JUNEAU, Alaska -- E-mails shed new light on Todd Palin's role while his wife was Alaska's governor, showing that the one-time oil field worker's advice was sought on board appointments and suggesting he was close to matters related to state government, his wife's image and politics.
Relatively few of the messages obtained as part of a public records request were sent by Todd Palin himself.
Rather, his personal e-mail address is included on messages sent by administration staff, top aides to then-Gov. Sarah Palin and Palin on topics ranging from use of the state plane to day-to-day governing issues and oil and gas legislation that Palin made a hallmark of her 2 1/2 years in office.
But the e-mails, first reported by MSNBC.com, together provide fresh insight into what many had suspected was a highly influential role played by the self-proclaimed "First Dude." They also reflect the at-times fierce loyalty that Todd Palin and others close to the former governor felt, particularly amid tensions with lawmakers and criticism in the media.
"Have Meg take the news miner off the press release address list for a few days,see how long it takes them to realize their not on the list," Todd Palin wrote to his wife in an e-mail, dated June 21, 2007, after the governor questioned the fairness of an editor in Fairbanks Daily News-Miner.
It's not clear from the e-mails whether there was a policy, unspoken or otherwise, that Todd Palin be copied in on certain matters either because he was a key adviser or a mere backstop to the governor. Several former aides to Sarah Palin declined comment Friday.
E-mails released came with a 19-page list that detailed information the state withheld for privacy, executive privilege and other reasons. Descriptions of those documents range from interview requests and potential board appointees to possible budget vetoes, gas production and confidentiality issues.
In November 2008, then-Palin chief of staff Michael Nizich wrote in response to a public records request denial that Todd Palin, "as first gentleman, is a proper advisor."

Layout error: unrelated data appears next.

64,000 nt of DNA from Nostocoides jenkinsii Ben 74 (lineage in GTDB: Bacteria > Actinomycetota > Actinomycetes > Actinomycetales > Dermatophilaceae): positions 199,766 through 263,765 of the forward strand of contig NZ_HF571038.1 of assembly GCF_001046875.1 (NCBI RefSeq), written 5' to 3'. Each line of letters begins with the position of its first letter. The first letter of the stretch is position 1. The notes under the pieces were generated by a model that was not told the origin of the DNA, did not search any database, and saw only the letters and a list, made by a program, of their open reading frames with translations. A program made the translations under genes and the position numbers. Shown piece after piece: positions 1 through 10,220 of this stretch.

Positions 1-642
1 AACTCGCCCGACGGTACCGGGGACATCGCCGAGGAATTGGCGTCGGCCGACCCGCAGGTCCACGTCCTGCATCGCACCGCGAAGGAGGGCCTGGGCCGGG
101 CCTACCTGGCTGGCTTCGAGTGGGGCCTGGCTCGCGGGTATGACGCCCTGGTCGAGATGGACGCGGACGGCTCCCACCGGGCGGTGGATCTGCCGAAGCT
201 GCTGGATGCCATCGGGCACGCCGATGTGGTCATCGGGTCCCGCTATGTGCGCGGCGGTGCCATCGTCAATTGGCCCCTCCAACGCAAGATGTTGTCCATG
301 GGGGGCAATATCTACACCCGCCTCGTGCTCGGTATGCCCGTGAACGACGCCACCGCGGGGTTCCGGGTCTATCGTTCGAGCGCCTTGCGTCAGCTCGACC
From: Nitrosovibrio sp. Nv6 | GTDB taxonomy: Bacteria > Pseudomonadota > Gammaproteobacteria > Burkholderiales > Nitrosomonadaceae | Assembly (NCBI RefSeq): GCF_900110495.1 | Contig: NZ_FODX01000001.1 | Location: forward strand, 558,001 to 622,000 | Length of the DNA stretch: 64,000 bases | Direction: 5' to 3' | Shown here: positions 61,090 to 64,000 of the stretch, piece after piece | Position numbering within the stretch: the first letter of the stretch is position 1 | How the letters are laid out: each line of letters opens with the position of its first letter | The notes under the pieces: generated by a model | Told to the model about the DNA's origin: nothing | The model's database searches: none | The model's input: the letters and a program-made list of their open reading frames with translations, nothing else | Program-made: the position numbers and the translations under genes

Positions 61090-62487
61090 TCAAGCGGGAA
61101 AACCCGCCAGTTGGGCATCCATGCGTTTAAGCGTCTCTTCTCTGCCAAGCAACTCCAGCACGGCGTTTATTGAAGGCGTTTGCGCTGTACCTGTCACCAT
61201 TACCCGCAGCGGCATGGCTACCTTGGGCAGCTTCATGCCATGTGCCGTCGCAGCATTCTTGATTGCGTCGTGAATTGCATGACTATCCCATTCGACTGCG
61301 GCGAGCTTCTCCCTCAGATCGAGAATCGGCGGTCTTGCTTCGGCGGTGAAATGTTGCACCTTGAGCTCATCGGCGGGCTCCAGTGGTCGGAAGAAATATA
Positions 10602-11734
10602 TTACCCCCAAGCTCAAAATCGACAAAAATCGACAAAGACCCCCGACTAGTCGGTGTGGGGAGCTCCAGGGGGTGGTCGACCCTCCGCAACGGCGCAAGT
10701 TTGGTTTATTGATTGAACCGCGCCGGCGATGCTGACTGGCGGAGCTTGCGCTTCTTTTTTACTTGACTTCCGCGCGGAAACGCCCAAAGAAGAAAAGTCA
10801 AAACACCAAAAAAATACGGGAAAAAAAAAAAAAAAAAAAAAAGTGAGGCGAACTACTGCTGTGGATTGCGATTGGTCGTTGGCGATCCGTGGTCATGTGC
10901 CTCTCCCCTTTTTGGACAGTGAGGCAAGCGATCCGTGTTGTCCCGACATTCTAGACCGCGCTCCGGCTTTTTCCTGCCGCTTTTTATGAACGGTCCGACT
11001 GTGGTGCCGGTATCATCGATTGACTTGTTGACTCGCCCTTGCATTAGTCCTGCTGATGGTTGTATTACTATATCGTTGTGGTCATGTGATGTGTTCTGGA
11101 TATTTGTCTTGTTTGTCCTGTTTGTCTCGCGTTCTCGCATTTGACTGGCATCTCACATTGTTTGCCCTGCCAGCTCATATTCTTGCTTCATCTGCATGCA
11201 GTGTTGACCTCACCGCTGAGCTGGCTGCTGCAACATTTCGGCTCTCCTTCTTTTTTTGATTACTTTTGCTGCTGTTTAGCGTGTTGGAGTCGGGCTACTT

"There is nothing inappropriate about the spouse of a chief executive playing such a role," Nizich wrote. "The governor is absolutely entitled to involve him in policy matters as an advisor as she sees fit."
Palin attorney Thomas Van Flein said in a statement Friday that each spouse of a chief executive is free to define his or her own role.
Todd Palin "was, and remains, a close advisor to the governor. Those in the administration knew this, and the public knew this," he wrote. "There is nothing unusual, untoward or inappropriate for a spouse of a chief executive to provide guidance, input and hands on assistance."
The e-mails are wide-reaching, ranging from housekeeping issues such as travel arrangements, trampoline jumping for his daughter Willow's friends and power for a tanning bed to board appointments, legislation and ethics and politics.
One, from an administration aide in June 2007, said he'd found "very little" in response to Todd Palin's request for background on an Alaska dairy official. In another e-mail, also from June 2007, Todd Palin asks the state Director of Boards and Commissions Ivy Frye about a potential judicial candidate, saying he's "getting calls from folks hoping he's not selected. Let me know whats happening so I can put to rest some of the rumors." The person's name was redacted.
Frye asks Palin in another e-mail if he knows Kim Williams of Dillingham, whose term on a domestic violence/sexual assault board was expiring. Contents of his response were redacted; Frye's answer wasn't: "Thank you. This was very helpful."
Williams, who said she served on the board under former Gov. Frank Murkowski and no longer does, said she doesn't care what Todd Palin may or may not have said about her. "It's still the governor's call," she said Friday, adding she's sure the person appointed by Sarah Palin is doing a "great job."
The state's current Boards and Commissions director, Jason Hooley, said that while he can't speak to past practices, it's not usual to try to vet applicants "in as many ways as possible."
The traditional role of first spouse is one Todd Palin seemed ill-fitted for, though he did carry out some ceremonial duties, like hosting a tea at the governor's mansion.
Clive Thomas, a political science professor at the University of Alaska Southeast, said the role the e-mails hint at him playing is unusual in Alaska. Past governors, at least publicly, did not appear influenced by their spouses.
"Obviously, you can't stop a husband and wife, who are partners, from talking," he said. " ... I guess she trusted her husband."